The battlefields of Towton and Tewkesbury, which were critical moments during England’s Wars of the Roses, are both facing threats that could limit access to them by the public.
Part of the site of the Battle of Towton could be turned into a Traveller’s site if local authorities approve of a measure later this week. Selby District Council is meeting on January 8th to vote on whether or not to approve the construction of a Traveller’s site in an area known as the Gallops. This area is scheduled to be part of the new Towton battlefield boundary, but that change will not be implemented before the spring.
The Towton Battlefield Society and others have raised objections to allowing part of this heritage site, which in 1461 saw over 50,000 men fight over the control of England.
Jamie Adair, writing on her HistoryGot.com website, explains, “Towton is not only a battlefield location, it’s also a mass gravesite for approximately 50,000 people and a source of rich archeological evidence. Respect for the people who died at the site, regardless of how vainglorious the reason, is one reason not to allow construction on Towton.”
Over 130 people have left comments on the Selby District Council’s webpage, most condemning the idea. Sally Herriett states, “as an Archaeologists, Presenter of History and Lecturer in Archaeology, I consider the Battle of Towton to be one of the most important battles to have happened on English soil, Please do not allow this planning application to take place!! We should take care of our history.”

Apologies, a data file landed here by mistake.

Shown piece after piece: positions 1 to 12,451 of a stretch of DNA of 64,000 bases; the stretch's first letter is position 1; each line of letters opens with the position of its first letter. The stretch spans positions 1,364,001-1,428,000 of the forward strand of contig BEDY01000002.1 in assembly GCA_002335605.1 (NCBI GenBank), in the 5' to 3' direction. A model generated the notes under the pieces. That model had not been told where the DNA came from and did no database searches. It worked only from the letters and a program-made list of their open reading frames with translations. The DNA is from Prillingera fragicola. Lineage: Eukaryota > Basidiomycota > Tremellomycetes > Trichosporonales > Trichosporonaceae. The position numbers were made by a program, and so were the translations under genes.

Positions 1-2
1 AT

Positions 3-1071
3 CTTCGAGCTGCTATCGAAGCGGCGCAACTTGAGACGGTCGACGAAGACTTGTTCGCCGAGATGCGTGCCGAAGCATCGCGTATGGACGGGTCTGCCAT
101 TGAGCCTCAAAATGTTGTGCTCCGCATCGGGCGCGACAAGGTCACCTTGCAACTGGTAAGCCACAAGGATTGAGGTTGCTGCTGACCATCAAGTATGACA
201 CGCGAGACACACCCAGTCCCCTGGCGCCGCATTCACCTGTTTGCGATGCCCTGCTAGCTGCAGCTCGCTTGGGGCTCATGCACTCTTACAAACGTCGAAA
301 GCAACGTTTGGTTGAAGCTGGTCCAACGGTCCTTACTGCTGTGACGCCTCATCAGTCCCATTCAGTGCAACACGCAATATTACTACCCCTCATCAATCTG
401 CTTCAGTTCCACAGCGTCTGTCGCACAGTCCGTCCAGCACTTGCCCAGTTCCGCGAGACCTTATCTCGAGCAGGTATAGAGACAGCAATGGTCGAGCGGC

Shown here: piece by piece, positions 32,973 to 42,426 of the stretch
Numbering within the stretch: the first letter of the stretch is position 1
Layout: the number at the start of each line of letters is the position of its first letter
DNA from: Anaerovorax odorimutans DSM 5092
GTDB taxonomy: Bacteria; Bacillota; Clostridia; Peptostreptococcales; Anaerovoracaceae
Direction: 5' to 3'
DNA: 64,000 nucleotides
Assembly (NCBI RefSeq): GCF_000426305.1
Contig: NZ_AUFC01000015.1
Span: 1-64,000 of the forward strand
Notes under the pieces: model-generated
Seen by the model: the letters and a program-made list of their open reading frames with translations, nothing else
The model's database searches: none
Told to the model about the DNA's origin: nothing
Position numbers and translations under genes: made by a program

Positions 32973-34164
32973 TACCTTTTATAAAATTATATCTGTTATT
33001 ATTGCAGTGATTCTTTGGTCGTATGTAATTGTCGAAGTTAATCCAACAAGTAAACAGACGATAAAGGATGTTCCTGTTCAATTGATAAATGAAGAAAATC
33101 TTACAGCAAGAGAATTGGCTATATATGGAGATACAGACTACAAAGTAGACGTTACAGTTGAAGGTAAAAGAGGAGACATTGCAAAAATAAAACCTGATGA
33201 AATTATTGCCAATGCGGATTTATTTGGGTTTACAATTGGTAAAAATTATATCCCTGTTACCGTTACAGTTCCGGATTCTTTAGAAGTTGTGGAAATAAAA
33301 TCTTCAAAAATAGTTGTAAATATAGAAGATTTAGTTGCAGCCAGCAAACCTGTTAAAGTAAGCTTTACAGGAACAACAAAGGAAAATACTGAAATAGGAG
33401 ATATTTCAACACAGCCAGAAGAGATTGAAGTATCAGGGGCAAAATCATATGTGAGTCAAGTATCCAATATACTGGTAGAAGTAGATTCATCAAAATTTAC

Meanwhile, a different threat is facing part of the site of the Battle of Tewkesbury, where in 1471 the forces of King Edward IV destroyed much of their Lancastrian opposition. The Gastons Fields, which is in the centre of the battlefield, is being sold by auction by the Tewkesbury School. It is expected that the ten-and-a-half acre piece of land will be purchased for between £120,000 and £150,000, and the Tewkesbury Battlefield Society fears that the new owners will be developers who are aiming to build homes on the site.
On the group’s Facebook page they announced plans to raise funds to buy the property themselves. The write, “we are determined that the Gastons should be preserved from any possible future threat and managed for the public good by being purchased by an appropriate charity and forever protected. We are working with the national Battlefield Trust to this end.”
The deadline to submit a bid for the sealed auction on the Gastons lands is set for February 3rd.
Both battlefields are part of the English Heritage Register of Historic Battlefields, which ensures that local authorities take into account the historical importance of the site when determining whether or not to grant planning permission.